A staple food for cultures across the globe, the tuber has emerged as a nutritional giant and the friend of peasants, rulers and sages. Even today, its possibilities are endless, writes Diego Arguedas Ortiz in an extensive and thorough investigation on the history and global influence of the potato. The article was published by the BBC Travel magazine, and we publish a short summary here.
The world is faced with a rising demand for food due to population growth, changes in dietary habits and the availability of agricultural resources. As a result farmers need to be more efficient and productive. The story of Gaby Quispe of Patacamaya, Bolivia, is typical and gives a simple illustration of how to achieve gender equity and the empowerment of rural women through the use of climate-smart technologies in potato production.
Recent research by scientists and students from CIP and the Universidad Nacional Agraria La Molina, in Peru, confirmed that images from infrared (a.k.a. thermographic) cameras can be used to detect water stress in potato crops, and thereby guide more efficient water use. CIP scientists recently developed a new, more user-friendly version of TIPCIP for the smartphones.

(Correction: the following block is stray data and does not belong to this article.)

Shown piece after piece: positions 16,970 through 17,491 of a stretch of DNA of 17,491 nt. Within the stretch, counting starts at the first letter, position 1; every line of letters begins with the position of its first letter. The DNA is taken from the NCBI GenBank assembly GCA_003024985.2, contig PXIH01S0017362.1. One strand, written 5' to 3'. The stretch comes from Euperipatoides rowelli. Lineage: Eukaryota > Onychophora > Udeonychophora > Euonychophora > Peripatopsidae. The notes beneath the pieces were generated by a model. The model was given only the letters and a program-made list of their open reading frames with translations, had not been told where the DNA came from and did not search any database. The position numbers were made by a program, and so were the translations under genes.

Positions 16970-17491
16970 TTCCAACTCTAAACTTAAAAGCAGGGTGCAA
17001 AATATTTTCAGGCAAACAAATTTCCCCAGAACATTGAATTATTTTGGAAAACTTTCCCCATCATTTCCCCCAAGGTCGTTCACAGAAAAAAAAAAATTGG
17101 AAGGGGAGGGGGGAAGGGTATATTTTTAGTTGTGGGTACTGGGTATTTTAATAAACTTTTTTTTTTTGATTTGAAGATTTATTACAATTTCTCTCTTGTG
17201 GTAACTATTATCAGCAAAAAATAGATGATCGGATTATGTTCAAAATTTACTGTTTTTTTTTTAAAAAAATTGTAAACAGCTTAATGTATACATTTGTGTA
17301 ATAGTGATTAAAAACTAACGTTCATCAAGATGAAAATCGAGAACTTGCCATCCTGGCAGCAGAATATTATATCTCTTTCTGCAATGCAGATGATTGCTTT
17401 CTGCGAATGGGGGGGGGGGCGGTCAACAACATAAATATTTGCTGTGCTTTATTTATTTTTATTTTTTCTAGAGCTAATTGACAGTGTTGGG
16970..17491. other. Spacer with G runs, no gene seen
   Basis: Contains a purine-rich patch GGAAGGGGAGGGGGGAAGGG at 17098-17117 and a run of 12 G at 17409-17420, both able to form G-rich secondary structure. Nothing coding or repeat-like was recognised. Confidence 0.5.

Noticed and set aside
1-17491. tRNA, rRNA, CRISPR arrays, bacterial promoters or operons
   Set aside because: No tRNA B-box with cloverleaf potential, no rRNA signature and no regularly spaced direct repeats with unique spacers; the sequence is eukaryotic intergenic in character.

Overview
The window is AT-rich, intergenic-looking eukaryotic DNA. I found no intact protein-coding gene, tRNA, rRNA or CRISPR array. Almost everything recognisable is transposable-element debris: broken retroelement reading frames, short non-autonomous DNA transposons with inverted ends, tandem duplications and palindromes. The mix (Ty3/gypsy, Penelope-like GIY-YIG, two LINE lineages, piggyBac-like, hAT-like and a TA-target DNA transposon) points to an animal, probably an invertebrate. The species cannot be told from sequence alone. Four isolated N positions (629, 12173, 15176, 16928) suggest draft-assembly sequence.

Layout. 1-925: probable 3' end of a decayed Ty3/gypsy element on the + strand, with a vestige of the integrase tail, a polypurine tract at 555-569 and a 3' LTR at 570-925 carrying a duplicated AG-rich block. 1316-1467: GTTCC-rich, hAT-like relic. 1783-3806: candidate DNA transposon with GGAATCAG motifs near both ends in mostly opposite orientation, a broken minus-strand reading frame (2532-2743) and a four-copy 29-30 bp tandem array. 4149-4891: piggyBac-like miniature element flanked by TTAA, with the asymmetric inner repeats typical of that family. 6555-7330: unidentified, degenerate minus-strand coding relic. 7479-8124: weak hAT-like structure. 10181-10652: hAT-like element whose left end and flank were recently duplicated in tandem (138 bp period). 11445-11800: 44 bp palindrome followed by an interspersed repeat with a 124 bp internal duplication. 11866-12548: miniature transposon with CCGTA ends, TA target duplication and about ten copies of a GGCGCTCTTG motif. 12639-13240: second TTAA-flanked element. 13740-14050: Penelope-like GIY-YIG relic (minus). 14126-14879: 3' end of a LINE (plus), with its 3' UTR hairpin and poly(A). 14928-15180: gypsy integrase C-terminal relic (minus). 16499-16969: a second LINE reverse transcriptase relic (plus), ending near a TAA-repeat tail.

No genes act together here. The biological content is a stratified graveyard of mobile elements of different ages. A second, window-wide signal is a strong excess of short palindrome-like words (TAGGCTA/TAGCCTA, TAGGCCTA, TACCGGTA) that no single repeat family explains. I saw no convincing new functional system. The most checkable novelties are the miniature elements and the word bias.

The full title of this new book, authored by scientists working at CIP, INIAP, and CORPOICA in Latin America, is Manual for seed potato production using aeroponics. Ten years of experience in Colombia, Ecuador and Peru. Aeroponics is a technique for producing potato minitubers (corresponding to the pre-basic seed category) in formal seed systems. aeroponics is part of an integrated proposal of CIP and its partners to manage seed potato degeneration.
The humble potato was cultivated during the Inca Empire and for thousands of years before. When Spanish conquistadors arrived in the 16th century, they encountered the potato and brought it to Europe. Today it is grown almost everywhere and considered a top food staple along with rice, corn and wheat. By the year 2050, the global population is expected to[Read More…]